G. K. Chesterton was an Anglican who converted to Catholicism later in life, and also one of the most prolific writers to have ever lived. He also has a running at becoming a Catholic saint here. Chesterton, along with C. S. Lewis, are my two favorite authors, but I’m having to hunt down lesser known works by them these days if I want to read something new. Chesterton’s prologue to the Book of Job is a delightful perspective on Job’s story that will hopefully shake off some of the crusty layers of the simplified Sunday School interpretations.
I have been hunting down some of Chesterton’s less read works lately so I can make an honest attempt at reading the complete works of Chesterton, and his prologue to the Book of Job happened to be mentioned in the footnotes of a book I was reading, but can’t remember which. I was also happy to return to another interpretation of the book of Job; I was very intrigued by Michael Austin’s Re-reading Job, and I wanted to compare notes.
One major difference I found between the two was the conclusions regarding God’s answer to Job. Austin presents a few arguments that conclude that, at best, God’s answers are weak and superficial, and, at worst, God is browbeating Job into submission:
In question after question, God forces Job to confront the sheer awesomeness of His power. God knows when the mountain goats give birth (39:1), He tells the eagle when to soar (39:27), and He can make the horse quiver like locusts (39:20)…
Many readers of Job have found it difficult to defend God’s responses because they do nothing to answer Job’s questions. “Few speeches in all of literature can more properly be called overpowering than the Lord’s speeches to Job from the whirlwind,” writes Jack Miles. “But therein lies all their difficulty. The Lord refers to absolutely nothing about himself except his power.” Robert Alter paraphrases God’s answer as, “If you can’t begin to play in My league, you should not have the nerve to ask questions about the rules of the game.”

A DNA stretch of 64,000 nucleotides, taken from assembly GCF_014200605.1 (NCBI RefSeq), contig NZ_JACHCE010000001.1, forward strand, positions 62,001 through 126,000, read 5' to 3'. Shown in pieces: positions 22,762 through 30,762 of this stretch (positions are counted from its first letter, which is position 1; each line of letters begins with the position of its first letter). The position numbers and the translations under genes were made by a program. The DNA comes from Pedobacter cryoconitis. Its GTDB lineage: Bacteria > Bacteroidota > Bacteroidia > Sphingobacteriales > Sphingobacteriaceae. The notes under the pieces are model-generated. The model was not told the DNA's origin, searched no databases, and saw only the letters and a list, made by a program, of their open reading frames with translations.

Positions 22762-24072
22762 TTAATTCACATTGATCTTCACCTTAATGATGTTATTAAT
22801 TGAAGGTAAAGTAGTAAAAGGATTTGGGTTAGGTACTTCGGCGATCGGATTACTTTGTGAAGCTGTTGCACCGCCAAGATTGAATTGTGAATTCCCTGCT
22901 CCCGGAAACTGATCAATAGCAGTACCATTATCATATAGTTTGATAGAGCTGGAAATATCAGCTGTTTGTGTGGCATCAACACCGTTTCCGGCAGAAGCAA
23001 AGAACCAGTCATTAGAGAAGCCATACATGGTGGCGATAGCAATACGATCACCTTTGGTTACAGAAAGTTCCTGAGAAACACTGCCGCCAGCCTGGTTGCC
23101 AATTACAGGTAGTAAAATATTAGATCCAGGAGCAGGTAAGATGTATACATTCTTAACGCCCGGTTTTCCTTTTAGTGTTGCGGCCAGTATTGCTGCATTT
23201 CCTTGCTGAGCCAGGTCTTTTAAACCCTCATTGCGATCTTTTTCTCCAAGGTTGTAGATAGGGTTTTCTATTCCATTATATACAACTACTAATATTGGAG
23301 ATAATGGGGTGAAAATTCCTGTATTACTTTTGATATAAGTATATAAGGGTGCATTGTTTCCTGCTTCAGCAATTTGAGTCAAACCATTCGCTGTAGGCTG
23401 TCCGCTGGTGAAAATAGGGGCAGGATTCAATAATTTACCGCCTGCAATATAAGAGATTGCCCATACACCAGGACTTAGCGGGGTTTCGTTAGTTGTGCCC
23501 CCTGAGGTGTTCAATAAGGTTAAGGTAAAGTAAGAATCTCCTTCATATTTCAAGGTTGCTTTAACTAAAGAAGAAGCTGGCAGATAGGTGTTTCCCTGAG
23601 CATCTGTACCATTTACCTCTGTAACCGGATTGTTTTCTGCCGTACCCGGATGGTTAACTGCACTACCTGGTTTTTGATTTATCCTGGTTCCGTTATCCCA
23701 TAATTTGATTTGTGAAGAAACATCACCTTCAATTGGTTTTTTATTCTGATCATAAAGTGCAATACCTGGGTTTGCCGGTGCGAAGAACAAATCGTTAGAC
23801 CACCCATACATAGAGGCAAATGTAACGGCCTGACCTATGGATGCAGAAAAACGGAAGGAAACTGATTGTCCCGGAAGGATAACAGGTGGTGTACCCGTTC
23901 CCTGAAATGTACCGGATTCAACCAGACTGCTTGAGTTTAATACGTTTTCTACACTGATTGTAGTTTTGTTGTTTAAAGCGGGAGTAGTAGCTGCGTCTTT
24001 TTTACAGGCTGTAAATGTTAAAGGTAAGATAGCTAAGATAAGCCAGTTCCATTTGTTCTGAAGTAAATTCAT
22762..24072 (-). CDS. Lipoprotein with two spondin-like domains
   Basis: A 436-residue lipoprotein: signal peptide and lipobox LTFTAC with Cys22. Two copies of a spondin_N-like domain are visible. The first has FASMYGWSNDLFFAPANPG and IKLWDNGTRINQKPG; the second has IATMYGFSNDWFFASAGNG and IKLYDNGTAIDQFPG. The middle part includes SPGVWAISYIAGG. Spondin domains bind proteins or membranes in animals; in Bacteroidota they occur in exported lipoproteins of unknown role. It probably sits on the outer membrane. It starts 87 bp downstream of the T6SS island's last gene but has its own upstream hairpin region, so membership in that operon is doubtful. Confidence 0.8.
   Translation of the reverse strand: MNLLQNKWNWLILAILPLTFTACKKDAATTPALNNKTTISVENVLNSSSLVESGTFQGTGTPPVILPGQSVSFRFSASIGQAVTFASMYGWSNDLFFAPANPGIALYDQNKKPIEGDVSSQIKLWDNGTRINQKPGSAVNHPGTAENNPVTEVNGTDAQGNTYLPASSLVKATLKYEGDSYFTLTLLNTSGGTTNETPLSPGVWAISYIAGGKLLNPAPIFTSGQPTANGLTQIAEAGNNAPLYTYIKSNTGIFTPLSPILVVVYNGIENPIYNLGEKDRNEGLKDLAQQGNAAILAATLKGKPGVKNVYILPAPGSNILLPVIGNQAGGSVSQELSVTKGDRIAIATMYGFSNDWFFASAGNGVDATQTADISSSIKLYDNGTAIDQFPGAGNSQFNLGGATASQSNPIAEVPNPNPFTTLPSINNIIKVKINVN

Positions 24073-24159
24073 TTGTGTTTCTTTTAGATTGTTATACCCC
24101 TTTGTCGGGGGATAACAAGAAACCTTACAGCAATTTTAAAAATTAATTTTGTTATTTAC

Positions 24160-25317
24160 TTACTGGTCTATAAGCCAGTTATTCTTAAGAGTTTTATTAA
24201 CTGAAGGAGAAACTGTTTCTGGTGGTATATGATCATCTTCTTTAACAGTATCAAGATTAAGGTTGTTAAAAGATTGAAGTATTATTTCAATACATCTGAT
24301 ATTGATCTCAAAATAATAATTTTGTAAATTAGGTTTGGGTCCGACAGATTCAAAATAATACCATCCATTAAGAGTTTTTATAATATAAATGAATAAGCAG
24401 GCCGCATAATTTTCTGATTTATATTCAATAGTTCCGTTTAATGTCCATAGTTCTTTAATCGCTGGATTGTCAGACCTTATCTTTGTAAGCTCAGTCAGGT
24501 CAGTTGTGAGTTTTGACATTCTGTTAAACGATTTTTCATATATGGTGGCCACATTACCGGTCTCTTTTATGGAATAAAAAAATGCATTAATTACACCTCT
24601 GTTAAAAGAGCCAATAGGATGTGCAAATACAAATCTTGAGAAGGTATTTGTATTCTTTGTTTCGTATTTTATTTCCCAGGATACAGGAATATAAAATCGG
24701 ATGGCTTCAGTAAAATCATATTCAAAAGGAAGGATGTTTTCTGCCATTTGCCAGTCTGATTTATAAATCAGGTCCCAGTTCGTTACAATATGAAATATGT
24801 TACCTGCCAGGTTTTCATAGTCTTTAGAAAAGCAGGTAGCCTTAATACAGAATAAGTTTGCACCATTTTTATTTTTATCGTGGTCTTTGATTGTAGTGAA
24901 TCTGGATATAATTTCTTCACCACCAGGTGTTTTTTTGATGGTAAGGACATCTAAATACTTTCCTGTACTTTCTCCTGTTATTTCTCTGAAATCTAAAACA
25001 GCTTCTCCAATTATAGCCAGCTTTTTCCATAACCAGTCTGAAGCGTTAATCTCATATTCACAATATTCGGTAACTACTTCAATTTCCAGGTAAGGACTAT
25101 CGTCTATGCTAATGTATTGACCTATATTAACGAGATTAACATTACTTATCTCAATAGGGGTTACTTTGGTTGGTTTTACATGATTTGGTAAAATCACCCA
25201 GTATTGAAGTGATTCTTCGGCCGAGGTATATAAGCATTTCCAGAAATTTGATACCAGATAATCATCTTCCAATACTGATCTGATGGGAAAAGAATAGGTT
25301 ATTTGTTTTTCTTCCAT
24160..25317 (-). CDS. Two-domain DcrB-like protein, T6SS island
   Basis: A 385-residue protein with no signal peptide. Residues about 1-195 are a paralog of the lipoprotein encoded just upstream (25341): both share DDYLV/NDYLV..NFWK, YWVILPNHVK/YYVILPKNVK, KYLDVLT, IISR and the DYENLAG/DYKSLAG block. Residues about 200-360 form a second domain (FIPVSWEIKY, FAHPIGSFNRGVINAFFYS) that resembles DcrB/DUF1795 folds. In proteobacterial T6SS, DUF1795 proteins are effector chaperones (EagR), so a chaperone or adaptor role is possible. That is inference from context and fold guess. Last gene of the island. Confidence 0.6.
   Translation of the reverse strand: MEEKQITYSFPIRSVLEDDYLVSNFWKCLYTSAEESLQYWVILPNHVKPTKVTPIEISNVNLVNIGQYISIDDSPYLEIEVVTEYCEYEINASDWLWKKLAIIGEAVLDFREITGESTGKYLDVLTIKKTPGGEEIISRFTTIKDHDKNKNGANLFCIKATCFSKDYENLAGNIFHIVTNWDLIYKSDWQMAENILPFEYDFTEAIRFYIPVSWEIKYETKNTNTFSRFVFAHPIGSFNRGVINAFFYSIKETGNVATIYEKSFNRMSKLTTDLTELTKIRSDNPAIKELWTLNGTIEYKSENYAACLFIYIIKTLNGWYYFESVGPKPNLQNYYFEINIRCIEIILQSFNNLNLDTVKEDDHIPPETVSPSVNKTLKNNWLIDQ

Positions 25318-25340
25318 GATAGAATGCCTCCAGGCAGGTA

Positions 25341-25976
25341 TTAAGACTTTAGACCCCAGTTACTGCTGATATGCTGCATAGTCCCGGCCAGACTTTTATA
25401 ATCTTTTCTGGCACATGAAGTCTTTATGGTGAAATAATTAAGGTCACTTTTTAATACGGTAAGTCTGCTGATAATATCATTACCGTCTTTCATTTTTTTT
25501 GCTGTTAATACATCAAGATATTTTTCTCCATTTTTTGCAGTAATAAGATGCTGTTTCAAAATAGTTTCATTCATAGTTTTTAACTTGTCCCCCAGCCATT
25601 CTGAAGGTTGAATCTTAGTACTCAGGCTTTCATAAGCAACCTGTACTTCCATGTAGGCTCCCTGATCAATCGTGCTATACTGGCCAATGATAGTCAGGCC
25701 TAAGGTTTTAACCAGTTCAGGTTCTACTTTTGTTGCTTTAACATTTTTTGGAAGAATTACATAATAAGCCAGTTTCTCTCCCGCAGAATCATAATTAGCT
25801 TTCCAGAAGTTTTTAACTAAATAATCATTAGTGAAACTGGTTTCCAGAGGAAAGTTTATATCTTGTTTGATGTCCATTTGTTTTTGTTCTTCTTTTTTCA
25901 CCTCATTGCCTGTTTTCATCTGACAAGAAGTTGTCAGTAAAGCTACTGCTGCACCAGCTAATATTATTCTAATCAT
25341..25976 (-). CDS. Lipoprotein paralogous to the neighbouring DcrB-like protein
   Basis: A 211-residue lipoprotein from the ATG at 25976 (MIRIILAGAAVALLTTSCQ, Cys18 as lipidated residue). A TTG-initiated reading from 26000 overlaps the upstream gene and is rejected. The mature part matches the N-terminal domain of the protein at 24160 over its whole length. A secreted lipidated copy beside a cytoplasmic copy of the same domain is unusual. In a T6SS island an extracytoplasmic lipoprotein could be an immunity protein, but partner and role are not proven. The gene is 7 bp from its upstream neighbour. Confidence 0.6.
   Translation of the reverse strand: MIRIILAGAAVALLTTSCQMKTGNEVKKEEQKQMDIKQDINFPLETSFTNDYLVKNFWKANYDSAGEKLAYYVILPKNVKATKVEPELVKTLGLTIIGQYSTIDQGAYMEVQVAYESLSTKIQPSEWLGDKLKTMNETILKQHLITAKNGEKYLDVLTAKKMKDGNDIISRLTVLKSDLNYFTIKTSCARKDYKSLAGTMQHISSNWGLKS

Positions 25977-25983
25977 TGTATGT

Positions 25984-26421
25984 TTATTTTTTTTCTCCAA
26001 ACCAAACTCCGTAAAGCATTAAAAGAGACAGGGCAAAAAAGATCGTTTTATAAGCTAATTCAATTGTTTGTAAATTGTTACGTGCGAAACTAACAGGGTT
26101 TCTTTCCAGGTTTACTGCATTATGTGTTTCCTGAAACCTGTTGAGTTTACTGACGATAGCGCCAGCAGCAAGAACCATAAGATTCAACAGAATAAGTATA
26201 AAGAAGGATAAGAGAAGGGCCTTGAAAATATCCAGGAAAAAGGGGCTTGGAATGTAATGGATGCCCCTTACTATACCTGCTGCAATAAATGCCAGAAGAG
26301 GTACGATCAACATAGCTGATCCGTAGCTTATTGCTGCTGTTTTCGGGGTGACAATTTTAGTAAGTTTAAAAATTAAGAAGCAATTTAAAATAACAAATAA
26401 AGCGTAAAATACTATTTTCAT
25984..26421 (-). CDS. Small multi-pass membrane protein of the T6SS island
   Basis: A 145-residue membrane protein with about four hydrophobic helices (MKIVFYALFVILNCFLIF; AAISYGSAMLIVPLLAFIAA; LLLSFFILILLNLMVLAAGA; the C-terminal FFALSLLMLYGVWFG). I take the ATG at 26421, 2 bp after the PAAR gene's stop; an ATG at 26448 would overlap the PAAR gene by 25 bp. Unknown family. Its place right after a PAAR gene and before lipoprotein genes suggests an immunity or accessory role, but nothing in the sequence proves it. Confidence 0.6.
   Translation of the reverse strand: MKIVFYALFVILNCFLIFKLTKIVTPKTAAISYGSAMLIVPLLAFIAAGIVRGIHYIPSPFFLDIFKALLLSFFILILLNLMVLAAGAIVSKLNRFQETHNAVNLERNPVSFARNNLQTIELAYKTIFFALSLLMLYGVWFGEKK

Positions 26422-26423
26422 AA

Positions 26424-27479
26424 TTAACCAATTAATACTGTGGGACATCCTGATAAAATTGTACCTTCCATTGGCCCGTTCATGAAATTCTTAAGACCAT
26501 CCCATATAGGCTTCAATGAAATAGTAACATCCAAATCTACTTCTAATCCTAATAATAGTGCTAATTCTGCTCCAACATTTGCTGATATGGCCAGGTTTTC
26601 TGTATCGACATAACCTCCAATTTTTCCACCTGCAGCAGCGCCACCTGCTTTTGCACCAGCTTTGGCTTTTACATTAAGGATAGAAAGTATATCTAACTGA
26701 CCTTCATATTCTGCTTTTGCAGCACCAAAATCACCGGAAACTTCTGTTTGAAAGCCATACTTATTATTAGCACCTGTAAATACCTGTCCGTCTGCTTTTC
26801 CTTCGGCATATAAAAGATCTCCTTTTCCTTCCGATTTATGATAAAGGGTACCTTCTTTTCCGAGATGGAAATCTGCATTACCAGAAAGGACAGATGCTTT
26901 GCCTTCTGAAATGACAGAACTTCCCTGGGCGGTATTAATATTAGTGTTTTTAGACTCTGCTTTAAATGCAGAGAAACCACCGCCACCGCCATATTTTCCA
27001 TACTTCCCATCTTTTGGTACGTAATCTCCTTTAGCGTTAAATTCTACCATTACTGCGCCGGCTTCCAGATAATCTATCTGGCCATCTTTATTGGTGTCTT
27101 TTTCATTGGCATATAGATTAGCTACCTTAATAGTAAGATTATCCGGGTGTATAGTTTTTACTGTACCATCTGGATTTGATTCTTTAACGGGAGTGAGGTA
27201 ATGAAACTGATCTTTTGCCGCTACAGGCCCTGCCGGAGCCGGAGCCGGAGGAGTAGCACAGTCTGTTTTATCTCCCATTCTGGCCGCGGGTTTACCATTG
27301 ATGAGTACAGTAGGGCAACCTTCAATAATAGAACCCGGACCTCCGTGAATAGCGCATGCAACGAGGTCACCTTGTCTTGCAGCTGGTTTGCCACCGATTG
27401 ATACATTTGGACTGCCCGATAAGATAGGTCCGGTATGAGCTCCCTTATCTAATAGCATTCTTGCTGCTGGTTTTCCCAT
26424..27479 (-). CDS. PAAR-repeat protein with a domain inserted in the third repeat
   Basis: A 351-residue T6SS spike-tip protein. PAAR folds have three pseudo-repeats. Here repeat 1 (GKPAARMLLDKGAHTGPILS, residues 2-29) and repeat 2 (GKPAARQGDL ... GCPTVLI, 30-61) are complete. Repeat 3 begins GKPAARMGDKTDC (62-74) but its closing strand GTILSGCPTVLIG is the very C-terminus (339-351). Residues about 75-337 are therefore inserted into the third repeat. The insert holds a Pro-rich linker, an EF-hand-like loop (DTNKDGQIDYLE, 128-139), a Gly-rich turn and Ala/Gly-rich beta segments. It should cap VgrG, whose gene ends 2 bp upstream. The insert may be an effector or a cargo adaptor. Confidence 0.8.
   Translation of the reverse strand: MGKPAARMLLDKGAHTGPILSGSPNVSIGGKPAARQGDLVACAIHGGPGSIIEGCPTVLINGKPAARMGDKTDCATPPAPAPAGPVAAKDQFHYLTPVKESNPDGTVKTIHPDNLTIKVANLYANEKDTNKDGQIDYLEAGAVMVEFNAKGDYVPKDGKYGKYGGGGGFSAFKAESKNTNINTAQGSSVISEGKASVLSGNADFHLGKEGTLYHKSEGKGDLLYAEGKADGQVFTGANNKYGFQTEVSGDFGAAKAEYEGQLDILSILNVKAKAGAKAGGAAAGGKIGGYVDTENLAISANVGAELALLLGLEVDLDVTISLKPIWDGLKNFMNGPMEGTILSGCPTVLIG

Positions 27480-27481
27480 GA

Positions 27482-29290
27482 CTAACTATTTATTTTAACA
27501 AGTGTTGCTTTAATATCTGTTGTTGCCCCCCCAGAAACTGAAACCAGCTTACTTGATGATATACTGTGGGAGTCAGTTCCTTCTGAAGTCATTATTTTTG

Austin himself thinks the best interpretation is that God is showing that there is meaning and purpose, even when we can’t necessarily see it:
This interpretation leads to an understanding of Job as a poem about having faith in God—not because God rewards the faithful with great gifts, but because He is a God worth having faith in. When we interpret them charitably, God’s questions seem designed to convince Job that He, God, sees connection and purpose where Job sees only randomness and disorder. Job has drawn conclusions about God’s justice on the basis of the very limited example of his own suffering. Perhaps the most important thing that God has to do in his speech is convince Job that his sample size is too small by an order of infinity.
Chesterton, on that other hand, takes a unique position on God’s questions, placing God on the role of skeptic:
A more trivial poet would have made God enter in some sense or other in order to answer the questions. By a touch truly to be called inspired, when God enters, it is to ask a number of questions on His own account. In this drama of skepticism God Himself takes up the role of skeptic. He does what all the great voices defending religion have always done. He does, for instance, what Socrates did. He turns rationalism against itself. He seems to say that if it comes to asking questions, He can ask some question which will fling down and flatten out all conceivable human questioners…
In dealing with the arrogant asserter of doubt, it is not the right method to tell him to stop doubting. It is rather the right method to tell him to go on doubting , to doubt a little more, to doubt every day newer and wilder things in the universe, until at last, by some strange enlightenment, he may begin to doubt himself…
The refusal of God to explain His design is itself a burning hint of His design. The riddles of God are more satisfying than the solutions of man…
God will make Job see a startling universe if He can only do it by making Job see an idiotic universe. To startle man, God becomes for an instant a blasphemer; one might almost say that God becomes for an instant an atheist. He unrolls before Job a long panorama of created things, the horse, the eagle, the raven, the wild ass, the peacock, the ostrich, the crocodile. He so describes each of them that it sounds like a monster walking in the sun. The whole is a sort of psalm or rhapsody of the sense of wonder. The maker of all things is astonished at the things he has Himself made.
I don’t know about Chesterton’s qualifications as an interpreter of ancient scripture, but then again, Carl Jung, who voiced many of Austin’s pessimistic views of God’s intentions, probably didn’t either. Not that I think Austin and Chesterton would disagree with each other, and their final interpretations seem very complementary. Job isn’t mean to be warm and fuzzy. It’s challenging because it asks really tough questions.
If you need a quick book to get you thinking, this is a good one to go with.